Countdown to Competition: a Look Back at the 2011 Evolution of WaterShed

Building a carbon neutral, state-of-the-art, solar-powered house is not for the faint of heart. It takes a vast and varied team of talented individuals unified with a common goal to create and build something that inspires and educates people about the beauty and simplicity of living with the planet in mind. With most of the planning behind them, 2011 was all about bringing Team Maryland’s vision to life. Here’s a six-month look back at the evolution of WaterShed.

Photo of house framing arriving on a flat bed truck

AT LAST, THE MODULES ARRIVE (March)
The warmer weather of spring brought a flurry of activity to the WaterShed construction site. After a winter assembly in Pennsylvania, the shed modules arrived to the site by truck and were craned into place to the sound of cheers from WaterShed team members. Sponsored by Maryland Custom Builders, Inc. and ProBuilt Homes, the March module arrival marked a major turning point in the construction process, transforming a year’s worth of planning into reality.

Photo of Mike Binder and Isaac Williams at WaterShed Studio Review

SHED-RAISING (April)
With the outer envelope of the house in place by early April, the team began the installation of house systems. What was once a sketch on paper was now taking shape, and the occasion was marked on April 7th with an official “ShedRaising.” On hand to see the unveiling were David Cronrath, Dean of the School of Architecture, Planning & Preservation; Darryll Pines, Dean of the Clark School of Engineering; University President Wallace Loh; and Dr. Richard King, US Department of Energy Solar Decathlon Director. The event celebrated the work already competed, the people who lent their support, materials and know-how, and also served as a peprally for the coming months of round-the-clock work.

Photo of David Daily Drilling

BUILD, BABY, BUILD (MAY AND JUNE)
There is no rest for the weary, especially when you have a solar house to build on a concrete timeline. With the ink still wet on their final exams, the team continued full bore on construction, often working more than full-day stretches, seven days a week. Since the modules’ arrival, the crew has taken one official day off: appropriately, Independence Day.

Within a matter of weeks, installation of exterior doors and windows, translucent wall panels, interior walls, mechanical, plumbing, and electrical systems began. Exterior siding was being prepped and stained. With framing and close-inspections achieved, the team was able to continue forward. Vegetation, which had been nurtured from seed for months, was starting to look recognizable. And as the temperature started to soar on the construction site, the team sought respite in their water bottles and brief breaks in the air-conditioned trailer.

Picture of finishing the WaterShed envelope

THE DEVIL IS IN THE DETAILS (JULY AND AUGUST)
Gradually, the house’s exterior elements were added. With framing and close-in inspections behind them, the team moved on to insulation, drywall, and painting. Big installation days included the arrival of the PV panels, as well as the green roof, which was installed on a sweltering day in early July. WaterShed’s pergola, which will support some of the beautiful home-grown vegetation, as well as the constructed wetlands, were also starting to take shape. Behind the scenes, many of the houses unique and intricate systems were being perfected and tested, such as the interior liquid desiccant waterfall.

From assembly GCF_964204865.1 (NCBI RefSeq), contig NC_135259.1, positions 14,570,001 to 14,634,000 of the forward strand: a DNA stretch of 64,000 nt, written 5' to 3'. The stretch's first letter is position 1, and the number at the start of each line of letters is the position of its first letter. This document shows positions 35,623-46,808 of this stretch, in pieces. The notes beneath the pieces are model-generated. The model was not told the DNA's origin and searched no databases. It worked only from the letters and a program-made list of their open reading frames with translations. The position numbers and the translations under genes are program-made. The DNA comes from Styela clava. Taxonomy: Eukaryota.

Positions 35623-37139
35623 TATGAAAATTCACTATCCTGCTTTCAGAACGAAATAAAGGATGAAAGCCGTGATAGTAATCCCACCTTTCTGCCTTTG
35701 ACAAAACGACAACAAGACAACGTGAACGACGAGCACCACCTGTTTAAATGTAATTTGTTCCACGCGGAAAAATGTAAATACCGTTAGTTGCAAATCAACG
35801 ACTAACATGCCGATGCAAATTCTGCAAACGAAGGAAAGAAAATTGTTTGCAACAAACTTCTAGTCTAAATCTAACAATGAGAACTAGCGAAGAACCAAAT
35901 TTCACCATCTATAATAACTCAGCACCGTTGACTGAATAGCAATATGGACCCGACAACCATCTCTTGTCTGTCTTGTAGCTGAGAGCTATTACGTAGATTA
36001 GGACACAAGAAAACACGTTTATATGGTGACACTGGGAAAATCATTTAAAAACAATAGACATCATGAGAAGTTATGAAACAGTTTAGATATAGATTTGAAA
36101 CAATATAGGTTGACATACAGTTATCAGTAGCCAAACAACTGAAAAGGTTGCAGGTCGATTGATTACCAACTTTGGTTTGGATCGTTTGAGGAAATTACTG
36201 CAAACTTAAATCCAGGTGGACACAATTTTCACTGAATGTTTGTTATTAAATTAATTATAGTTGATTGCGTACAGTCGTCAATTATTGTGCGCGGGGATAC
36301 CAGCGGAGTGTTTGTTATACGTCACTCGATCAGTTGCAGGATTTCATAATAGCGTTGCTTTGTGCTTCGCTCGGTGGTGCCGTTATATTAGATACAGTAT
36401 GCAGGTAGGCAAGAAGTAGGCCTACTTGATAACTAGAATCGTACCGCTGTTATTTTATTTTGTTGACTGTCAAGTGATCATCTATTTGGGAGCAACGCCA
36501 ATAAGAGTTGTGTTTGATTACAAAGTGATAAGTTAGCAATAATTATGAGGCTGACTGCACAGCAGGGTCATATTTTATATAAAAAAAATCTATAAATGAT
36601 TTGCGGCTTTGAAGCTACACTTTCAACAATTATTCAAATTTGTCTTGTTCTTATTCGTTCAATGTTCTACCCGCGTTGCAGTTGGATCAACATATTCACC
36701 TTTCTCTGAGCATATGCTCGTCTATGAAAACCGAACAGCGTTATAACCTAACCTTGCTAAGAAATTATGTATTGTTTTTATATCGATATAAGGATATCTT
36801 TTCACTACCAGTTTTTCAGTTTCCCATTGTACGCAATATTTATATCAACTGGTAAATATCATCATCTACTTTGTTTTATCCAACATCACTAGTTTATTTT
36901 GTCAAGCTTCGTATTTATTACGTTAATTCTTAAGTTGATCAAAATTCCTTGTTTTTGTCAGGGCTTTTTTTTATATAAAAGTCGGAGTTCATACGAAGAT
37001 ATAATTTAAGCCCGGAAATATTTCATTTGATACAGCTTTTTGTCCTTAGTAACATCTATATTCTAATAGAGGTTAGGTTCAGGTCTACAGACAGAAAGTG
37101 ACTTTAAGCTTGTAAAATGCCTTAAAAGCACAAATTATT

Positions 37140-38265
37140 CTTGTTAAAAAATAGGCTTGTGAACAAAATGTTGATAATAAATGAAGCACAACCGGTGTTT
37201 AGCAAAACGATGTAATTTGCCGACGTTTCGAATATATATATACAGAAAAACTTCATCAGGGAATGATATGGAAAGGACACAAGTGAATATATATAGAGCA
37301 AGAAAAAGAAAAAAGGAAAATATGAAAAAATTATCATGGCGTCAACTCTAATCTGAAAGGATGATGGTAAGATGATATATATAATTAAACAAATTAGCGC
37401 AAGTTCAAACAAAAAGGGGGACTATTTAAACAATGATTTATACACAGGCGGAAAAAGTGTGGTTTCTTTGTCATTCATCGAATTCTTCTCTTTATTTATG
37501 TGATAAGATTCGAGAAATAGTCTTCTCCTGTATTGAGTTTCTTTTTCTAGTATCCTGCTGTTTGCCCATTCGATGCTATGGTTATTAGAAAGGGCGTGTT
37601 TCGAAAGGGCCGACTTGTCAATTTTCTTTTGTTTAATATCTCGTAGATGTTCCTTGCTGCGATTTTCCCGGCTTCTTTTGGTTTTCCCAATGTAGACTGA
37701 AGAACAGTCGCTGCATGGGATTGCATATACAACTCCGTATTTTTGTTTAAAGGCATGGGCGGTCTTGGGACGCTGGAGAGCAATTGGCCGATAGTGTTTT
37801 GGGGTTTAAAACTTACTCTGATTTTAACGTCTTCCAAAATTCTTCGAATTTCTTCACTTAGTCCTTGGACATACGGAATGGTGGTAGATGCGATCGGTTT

Communications and marketing efforts shifted into high gear. The team headed back to the classroom to finalize the tour route, design house signage, and fine-tune WaterShed’s message. The steady trickle of reporters to the construction site provided a dry run for students and faculty to practice their messaging for the competition. July also witnessed the creation of architecture, engineering, marketability, and general tour videos by the team. Transformed momentarily into a finished home, the house and its landscapes hinted at the stunning and sustainable home thousands would come to see on the National Mall in September.

Photo of Veronika Zhiteneva Installing Green Roof

ONWARD, TEAM WATERSHED:
It hasn’t all been rosy; 70 mile an hour winds, late or missing deliveries, and elements that required several attempts to get it just right, the team has occasionally been put to the test. But with just over 30 days until the decathlon opening ceremony, the team continues to push themselves to the finish line, now finally in sight. In a few days, the dis-assembly process will begin as they prepare the house to be shipped to the competition site. On September 13th, the house will be loaded onto flatbeds, taking a short but slow drive down to Potomac Park on the National Mall. It’s there that team WaterShed will complete their mission of sharing their ideals and ideas about the future of sustainable living. Best said by Amy Gardner, Principal Investigator, at the ShedRaising, “We intend to take first place, but more importantly we intend to change the way people live on this planet.”


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